Then they went in through the electric-eye-controlled doors and the skycap forgot all about them until some forty minutes later, when the green car pulled up to the curb and the two men got out to talk to him.


It was ten past midnight. The lobby of the terminal had been given over to the early-morning people: servicemen at the end of their leaves, harried-looking women riding herd on scratchy, up-too-late children, businessmen with pouches of weariness under their eyes, cruising kids in big boots and long hair, some of them with packs on their backs, a couple with cased tennis rackets. The loudspeaker system announced arrivals and departures and paged people like some omnipotent voice in a dream.

Andy and Charlie sat side by side at desks with TVs bolted to them. The TVs were scratched and dented and painted dead black. To Andy they looked like sinister, futuristic cobras. He plugged his last two quarters into them so they wouldn’t be asked to leave the seats. Charlie’s was showing a rerun of The Rookies and Johnny Carson was yucking it up with Sonny Bono and Buddy Hackett on Andy’s.

Daddy, do I have to? Charlie asked for the second time. She was on the verge of tears.

Honey, I’m used up, he said. We have no money. We can’t stay here.

Those bad men are coming? she asked, and her voice dropped to a whisper.

I don’t know. Thud, thud, thud in his brain. Not a riderless black horse anymore; now it was mailsacks filled with sharp scraps of iron being dropped on him from a fifth-story window. We have to assume they are.

How could I get money?

He hesitated and then said, You know.

The tears began to come and trickled down her cheeks. It’s not right. It’s not right to steal.

I know it, he said. But it’s not right for them to keep coming at us, either. I explained it to you, Charlie. Or at least I tried.

About little bad and big bad?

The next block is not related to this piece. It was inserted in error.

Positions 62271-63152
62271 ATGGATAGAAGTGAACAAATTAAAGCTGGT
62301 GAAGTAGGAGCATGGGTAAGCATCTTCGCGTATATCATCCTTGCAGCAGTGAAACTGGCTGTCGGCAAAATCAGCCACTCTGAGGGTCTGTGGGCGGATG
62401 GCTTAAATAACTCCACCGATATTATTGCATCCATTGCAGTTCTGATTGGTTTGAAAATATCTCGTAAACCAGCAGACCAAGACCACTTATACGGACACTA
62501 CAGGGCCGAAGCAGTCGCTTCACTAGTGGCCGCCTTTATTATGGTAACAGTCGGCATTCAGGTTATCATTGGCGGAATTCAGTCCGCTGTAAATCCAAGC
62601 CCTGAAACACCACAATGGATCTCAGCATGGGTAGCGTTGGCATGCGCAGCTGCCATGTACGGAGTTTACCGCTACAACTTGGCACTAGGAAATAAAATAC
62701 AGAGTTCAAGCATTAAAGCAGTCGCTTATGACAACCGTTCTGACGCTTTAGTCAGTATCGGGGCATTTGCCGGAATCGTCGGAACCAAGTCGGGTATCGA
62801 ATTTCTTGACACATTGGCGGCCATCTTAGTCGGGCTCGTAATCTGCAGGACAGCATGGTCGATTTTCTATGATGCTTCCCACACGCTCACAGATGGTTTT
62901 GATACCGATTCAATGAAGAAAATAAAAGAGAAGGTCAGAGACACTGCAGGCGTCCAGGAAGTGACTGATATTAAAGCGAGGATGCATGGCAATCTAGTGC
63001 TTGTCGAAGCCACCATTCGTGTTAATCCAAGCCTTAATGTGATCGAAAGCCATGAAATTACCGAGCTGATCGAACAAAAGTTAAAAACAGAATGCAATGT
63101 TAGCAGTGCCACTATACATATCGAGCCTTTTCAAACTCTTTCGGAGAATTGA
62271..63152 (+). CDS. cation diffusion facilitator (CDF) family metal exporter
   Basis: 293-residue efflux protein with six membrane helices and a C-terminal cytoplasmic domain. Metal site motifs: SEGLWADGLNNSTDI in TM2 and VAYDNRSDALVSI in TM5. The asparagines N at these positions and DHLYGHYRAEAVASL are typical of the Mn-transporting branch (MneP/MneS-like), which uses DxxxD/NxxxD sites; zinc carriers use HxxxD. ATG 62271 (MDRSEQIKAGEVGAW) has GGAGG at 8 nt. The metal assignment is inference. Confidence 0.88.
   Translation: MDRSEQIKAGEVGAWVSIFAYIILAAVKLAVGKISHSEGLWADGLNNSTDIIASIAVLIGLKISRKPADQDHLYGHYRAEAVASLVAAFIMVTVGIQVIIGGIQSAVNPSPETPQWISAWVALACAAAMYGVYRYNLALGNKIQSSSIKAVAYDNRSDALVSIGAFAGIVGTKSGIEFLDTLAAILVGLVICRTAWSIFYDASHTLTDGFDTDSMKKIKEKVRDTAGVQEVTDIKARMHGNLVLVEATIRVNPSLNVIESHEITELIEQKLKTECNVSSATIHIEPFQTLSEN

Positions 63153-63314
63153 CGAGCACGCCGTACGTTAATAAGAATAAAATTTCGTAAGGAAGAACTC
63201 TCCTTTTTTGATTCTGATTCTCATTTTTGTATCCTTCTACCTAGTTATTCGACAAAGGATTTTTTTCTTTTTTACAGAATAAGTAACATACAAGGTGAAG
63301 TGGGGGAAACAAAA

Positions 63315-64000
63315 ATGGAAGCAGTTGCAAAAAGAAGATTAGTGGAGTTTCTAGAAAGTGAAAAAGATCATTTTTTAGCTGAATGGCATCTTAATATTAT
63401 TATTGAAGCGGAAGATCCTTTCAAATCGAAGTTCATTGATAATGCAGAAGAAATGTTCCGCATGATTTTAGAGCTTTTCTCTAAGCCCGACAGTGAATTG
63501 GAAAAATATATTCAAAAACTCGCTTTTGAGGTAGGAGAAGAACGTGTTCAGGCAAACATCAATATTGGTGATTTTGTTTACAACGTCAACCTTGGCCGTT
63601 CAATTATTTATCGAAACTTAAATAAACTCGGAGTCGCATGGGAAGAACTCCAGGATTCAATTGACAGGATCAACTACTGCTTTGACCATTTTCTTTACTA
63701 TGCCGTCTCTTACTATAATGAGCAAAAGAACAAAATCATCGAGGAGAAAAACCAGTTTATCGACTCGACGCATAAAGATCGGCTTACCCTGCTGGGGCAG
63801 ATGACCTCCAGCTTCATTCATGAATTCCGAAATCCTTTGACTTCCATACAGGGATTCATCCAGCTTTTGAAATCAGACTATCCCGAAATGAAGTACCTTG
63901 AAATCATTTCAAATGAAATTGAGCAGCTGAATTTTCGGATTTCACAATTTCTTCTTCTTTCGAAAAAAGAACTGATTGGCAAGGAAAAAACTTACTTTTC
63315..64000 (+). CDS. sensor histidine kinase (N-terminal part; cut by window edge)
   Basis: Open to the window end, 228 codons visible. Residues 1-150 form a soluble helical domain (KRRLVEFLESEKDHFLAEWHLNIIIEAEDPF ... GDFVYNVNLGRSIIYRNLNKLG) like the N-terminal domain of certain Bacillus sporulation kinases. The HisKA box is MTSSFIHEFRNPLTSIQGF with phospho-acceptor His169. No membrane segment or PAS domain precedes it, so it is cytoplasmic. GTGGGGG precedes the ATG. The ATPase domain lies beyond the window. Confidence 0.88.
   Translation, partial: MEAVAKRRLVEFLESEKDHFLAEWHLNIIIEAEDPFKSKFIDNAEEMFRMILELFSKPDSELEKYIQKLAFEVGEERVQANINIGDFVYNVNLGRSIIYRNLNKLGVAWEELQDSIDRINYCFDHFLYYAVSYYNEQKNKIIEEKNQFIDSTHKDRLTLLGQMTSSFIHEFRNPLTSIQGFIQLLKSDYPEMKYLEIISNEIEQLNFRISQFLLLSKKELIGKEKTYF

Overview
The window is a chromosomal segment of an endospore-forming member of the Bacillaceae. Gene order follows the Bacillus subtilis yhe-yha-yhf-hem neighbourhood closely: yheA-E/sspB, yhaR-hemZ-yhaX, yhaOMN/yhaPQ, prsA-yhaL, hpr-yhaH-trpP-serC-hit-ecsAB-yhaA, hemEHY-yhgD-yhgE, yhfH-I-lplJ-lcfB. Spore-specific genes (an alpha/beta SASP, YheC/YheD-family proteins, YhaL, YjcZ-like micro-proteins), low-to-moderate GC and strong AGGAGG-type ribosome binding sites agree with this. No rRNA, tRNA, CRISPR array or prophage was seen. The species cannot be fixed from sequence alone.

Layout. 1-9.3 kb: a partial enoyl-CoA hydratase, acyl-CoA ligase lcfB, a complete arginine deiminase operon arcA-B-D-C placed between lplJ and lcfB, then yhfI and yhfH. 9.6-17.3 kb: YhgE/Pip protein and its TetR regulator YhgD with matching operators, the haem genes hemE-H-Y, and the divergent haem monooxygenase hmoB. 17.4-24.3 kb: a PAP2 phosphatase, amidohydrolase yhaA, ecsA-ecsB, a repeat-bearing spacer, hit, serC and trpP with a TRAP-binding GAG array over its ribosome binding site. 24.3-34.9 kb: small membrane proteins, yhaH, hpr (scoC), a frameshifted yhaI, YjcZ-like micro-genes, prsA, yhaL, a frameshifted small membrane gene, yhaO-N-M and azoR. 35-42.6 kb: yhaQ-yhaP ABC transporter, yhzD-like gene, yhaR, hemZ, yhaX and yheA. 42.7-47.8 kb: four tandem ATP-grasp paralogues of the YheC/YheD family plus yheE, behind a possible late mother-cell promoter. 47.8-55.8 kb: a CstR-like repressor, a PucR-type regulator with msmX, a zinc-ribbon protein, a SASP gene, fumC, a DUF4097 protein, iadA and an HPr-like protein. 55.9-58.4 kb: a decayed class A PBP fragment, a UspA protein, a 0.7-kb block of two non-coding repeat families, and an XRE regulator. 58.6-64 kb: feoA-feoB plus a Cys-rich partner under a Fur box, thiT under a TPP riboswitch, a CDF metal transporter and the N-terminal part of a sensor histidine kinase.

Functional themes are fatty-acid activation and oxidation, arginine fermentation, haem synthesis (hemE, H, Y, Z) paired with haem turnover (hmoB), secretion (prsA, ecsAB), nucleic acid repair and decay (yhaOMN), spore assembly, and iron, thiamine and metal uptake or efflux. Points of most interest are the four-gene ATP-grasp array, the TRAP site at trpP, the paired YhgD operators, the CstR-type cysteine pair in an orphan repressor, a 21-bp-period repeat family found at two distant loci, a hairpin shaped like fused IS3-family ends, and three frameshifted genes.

Yes. Lesser and greater evil.

Does your head really hurt?

It’s pretty bad, Andy said. There was no use telling her that in an hour, or possibly two, it would be so bad he would no longer be able to think coherently. No use frightening her worse than she already was. No use telling her that he didn’t think they were going to get away this time.

I’ll try, she said, and got out of the chair. Poor Daddy, she said, and kissed him.

He closed his eyes. The TV played on in front of him, a faraway babble of sound in the midst of the steadily growing ache in his head. When he opened his eyes again, she was just a distant figure, very small, dressed in red and green, like a Christmas ornament, bobbing away through the scattered people on the concourse.

Please God, let her be all right, he thought. Don’t let anyone mess with her, or scare her worse than she is already. Please and thank you, God. Okay?

He closed his eyes again.


Little girl in red stretch pants and a green rayon blouse. Shoulder-length blond hair. Up too late, apparently by herself. She was in one of the few places where a little girl by herself could go unremarked after midnight. She passed people, but no one really saw her. If she had been crying, a security guard might have come over to ask her if she was lost, if she knew which airline her mommy and daddy were ticketed on, what their names were so they could be paged. But she wasn’t crying, and she looked as if she knew where she was going.

She didn’t, exactly—but she had a pretty fair idea of what she was looking for. They needed money; that was what Daddy had said. The bad men were coming, and Daddy was hurt. When he got hurt like this, it got hard for him to think. He had to lie down and have as much quiet as he could. He had to sleep until the pain went away. And the bad men might be coming . . . the men from the Shop, the men who wanted to pick them apart and see what made them work—and to see if they could be used, made to do things.